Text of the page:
Originally published in MLive
Like many homeless families, Blake McClellan’s spent time living with a relative, then at a motel, while hoping space would free up in a family shelter.
Like other homeless students, he struggled with his school work under the stress and had a stretch of failing grades.
But Blake beat the odds. With the support of an AP teacher, he got back on track his senior year at a small online charter and achieved his goal of being valedictorian.
During his graduation speech, he shared his family’s ordeal with homelessness after his dad lost his job and their family of five was evicted from their Owosso home. His speech, inside The Suburban Center in Novi in the spring of 2018, was the first time he openly spoke of being homeless with his classmates.
“It was too much – school was too much, living in a shelter was too much, worrying about the day to day was just too much,” McClellan, now 19 and in the midst of a gap year before attending college, said during his speech.
School leaders say more resources are needed to support homeless students in Michigan and broader community initiatives to spur affordable housing options.
The statistics show homeless students are likely to struggle with their academics. In Michigan, just over half of homeless students end up graduating and just less than half of homeless students are chronically absent.
McClellan, who is headed to Oral Roberts University in August, said he recommends homeless students find something to motivate them.
“Find something outside the bubble that you can look forward to because when you’re first homeless, you’re only looking at that and feeling defeated,” he said.
Most homeless students don’t become valedictorian.
In fact, the dropout rate for homeless students is 20.5 percent and the graduation rate, 56.9 percent. That’s nearly 24 percentage points lower than the average graduation rate for all students and below the national average of 64 percent.
The most recent homeless student data for 2017-18 released by Michigan Center for Educational Performance and Information highlight the academic struggles of students experiencing homelessness.
“This is an issue impacting our education system and workforce and if we are going to thrive as a state, we have to figure it out,” said Jennifer Erb-Downward, a senior research associate with the University of Michigan’s Poverty Solutions initiative who has studied this issue.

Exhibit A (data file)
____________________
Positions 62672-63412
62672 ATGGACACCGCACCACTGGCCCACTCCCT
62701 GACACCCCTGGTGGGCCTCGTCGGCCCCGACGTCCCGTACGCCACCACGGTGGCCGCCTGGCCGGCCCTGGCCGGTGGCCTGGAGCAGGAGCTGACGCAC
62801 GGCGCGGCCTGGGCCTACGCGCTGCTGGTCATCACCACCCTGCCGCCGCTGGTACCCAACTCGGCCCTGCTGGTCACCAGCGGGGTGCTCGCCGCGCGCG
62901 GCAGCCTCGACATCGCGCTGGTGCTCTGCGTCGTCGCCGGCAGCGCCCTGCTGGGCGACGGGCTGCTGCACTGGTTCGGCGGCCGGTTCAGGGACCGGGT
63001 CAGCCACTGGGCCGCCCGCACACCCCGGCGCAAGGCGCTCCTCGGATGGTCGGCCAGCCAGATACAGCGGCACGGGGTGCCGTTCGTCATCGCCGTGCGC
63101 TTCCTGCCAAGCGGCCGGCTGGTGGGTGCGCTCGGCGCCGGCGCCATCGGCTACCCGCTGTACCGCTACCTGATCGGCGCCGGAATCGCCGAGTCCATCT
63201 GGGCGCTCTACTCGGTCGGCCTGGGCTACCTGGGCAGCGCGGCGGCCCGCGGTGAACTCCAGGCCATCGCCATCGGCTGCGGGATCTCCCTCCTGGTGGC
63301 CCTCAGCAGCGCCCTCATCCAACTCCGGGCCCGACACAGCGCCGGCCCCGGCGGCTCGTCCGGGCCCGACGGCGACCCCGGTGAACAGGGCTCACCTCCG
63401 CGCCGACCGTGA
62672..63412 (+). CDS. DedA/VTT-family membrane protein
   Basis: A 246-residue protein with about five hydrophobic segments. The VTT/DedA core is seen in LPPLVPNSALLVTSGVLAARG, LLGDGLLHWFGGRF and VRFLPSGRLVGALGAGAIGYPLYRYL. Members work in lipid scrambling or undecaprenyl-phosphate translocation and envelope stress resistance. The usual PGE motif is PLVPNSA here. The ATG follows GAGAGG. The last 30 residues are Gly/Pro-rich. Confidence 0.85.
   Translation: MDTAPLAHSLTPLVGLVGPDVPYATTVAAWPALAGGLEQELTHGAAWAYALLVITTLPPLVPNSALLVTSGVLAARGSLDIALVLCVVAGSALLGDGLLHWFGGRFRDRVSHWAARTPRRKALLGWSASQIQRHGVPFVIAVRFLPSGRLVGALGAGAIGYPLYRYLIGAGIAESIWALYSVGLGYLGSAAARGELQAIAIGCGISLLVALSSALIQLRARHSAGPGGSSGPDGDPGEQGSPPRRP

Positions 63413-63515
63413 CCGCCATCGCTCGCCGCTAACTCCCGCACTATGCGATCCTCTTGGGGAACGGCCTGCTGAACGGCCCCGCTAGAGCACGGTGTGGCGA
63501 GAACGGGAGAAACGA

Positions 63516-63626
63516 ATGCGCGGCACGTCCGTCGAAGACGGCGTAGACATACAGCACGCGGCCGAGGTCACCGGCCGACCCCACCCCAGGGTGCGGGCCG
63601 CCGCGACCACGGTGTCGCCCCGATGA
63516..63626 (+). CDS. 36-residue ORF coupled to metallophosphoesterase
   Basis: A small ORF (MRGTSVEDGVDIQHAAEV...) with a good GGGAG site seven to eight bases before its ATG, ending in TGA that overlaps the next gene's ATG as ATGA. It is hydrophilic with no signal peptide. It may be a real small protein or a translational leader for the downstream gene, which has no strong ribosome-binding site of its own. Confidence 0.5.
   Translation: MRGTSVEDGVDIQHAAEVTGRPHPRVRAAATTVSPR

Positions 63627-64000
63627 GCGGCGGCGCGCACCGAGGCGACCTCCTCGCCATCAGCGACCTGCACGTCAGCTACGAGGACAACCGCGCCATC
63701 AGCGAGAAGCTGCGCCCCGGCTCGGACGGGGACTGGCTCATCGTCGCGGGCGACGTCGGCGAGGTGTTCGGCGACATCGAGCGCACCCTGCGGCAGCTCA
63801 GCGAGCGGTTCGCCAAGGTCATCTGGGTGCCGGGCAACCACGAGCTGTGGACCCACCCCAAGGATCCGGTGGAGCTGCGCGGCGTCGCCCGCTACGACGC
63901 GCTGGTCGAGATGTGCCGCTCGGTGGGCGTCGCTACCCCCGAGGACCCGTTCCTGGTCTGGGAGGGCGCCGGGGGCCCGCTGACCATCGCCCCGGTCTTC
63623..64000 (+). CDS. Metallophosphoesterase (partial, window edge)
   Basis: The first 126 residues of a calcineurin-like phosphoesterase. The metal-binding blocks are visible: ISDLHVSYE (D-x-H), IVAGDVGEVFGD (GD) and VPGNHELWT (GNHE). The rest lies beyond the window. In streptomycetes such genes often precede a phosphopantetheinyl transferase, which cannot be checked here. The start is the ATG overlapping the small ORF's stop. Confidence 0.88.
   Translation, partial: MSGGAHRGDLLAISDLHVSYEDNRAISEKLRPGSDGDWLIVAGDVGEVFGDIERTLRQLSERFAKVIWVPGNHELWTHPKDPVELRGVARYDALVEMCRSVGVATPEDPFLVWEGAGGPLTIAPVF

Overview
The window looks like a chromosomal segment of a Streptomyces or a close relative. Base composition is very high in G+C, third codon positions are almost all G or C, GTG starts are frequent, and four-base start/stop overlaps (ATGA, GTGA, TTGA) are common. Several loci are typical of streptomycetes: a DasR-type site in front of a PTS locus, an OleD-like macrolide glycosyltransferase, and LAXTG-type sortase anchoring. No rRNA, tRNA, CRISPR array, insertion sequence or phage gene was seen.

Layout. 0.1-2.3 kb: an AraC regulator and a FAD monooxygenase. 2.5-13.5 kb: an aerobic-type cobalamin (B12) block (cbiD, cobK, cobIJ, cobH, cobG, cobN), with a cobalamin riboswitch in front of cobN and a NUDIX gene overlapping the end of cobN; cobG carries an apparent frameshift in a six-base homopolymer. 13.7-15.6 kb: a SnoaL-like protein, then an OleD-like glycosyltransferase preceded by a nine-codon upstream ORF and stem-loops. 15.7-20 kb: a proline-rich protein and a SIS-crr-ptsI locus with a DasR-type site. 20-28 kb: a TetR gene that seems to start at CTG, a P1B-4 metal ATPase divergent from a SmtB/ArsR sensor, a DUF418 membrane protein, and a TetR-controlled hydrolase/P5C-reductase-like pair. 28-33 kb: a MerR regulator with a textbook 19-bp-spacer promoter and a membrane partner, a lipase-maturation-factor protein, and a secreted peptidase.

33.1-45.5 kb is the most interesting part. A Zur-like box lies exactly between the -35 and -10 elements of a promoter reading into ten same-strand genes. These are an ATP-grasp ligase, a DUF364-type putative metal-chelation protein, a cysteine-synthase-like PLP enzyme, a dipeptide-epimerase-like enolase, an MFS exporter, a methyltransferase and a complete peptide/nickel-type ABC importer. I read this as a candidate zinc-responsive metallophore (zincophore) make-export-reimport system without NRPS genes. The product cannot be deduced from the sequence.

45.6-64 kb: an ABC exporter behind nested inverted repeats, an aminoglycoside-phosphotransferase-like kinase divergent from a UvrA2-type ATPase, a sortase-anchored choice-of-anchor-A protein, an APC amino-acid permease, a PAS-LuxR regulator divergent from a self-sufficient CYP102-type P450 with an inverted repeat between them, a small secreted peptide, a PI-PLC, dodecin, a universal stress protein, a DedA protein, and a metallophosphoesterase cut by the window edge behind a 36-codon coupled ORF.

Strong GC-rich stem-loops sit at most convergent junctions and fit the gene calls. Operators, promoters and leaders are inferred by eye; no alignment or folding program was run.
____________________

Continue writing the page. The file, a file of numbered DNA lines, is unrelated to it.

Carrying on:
“We need to get to a place where people fully understand the extent of homelessness and housing instability in Michigan and how it has an impact on a child’s education and well-being.”
The number of Michigan students experiencing homelessness in 2017-18 was 35,193, down 1,618 students from 2016-17, according to state data. While the number of homeless students in Michigan is down for the third consecutive year, the numbers have grown in some school districts – urban, suburban and rural.
Erb-Downward said the data shows that students experiencing homelessness in Michigan are at a much higher risk for not graduating than any other group available for comparison.
The homeless have the lowest four-year graduation rate and highest high school dropout rate of any subgroup typically tracked in the state, including the economically disadvantaged and English learners.
Forty-eight percent of homeless students were chronically absent the 2017-18 school year. Students classified as chronically absent have missed at least 10 percent school or 18 days.
But educators and Erb-Downward say it shouldn’t be surprising homeless students struggle academically because they miss so much school.
Approximately 52 percent of homeless third-graders were not proficient in English language arts, based on the most recent standardized test data released. Under state law, the 2019-20 school year will be the first year third-graders can be held back if they are more than a grade level behind in reading.
Lack of affordable housing
School homeless liaisons say the lack of affordable housing is the leading cause of homelessness for their families.
As rents rise and income growth remains flat, most are living in doubled-up households with multiple friends or relatives because it is more affordable. Liaisons said it can be upwards of a dozen people crammed into a small apartment or home.
Most of Michigan’s homeless students – 27,038 – were doubled up with their families. Only 5,150 students were in shelters last school year.
Still, thousands of others went to school not knowing where they would sleep at night – motel, car, park, campground or abandoned building. Advocates say shelters are usually full and have long waiting lists.
The McKinney-Vento Act defines homeless children and youth as those “who lack a fixed, regular, or adequate nighttime residence.” The 1987 federal law requires school liaisons help ensure students are identified and support for families is coordinated with other entities and agencies.